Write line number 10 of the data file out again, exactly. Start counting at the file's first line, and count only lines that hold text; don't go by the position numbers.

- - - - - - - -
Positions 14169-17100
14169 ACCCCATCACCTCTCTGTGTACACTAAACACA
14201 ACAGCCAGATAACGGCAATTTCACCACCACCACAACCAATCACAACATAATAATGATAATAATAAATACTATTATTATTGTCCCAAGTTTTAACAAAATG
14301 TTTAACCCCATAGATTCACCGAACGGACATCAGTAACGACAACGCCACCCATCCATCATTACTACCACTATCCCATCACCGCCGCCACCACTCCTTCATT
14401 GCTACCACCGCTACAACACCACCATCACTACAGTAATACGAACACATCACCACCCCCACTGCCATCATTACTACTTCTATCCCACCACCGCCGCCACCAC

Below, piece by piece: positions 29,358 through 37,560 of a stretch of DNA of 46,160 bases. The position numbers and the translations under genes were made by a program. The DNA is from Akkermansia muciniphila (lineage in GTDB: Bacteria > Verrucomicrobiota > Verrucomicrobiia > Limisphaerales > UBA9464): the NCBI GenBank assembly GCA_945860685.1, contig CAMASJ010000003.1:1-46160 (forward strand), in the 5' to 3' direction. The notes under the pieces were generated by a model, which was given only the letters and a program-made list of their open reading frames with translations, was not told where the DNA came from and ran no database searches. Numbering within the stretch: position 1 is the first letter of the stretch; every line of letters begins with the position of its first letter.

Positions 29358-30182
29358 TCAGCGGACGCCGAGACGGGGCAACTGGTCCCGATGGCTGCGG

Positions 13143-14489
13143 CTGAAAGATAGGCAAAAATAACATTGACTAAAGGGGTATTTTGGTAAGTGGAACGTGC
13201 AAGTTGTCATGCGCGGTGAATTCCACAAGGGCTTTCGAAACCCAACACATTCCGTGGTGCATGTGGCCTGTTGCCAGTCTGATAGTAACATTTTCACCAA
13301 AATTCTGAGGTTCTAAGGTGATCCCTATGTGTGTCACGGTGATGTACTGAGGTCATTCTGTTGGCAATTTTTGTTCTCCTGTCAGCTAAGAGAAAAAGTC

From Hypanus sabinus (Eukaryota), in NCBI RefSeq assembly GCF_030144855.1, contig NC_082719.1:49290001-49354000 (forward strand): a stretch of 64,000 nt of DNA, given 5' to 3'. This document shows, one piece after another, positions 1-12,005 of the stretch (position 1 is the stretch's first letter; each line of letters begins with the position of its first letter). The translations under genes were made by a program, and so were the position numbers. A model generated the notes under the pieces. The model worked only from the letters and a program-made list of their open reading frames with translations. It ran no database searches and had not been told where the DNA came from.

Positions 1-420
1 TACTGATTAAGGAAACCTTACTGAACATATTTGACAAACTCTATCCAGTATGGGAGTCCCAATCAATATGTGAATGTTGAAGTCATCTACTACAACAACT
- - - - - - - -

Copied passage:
13143 CTGAAAGATAGGCAAAAATAACATTGACTAAAGGGGTATTTTGGTAAGTGGAACGTGC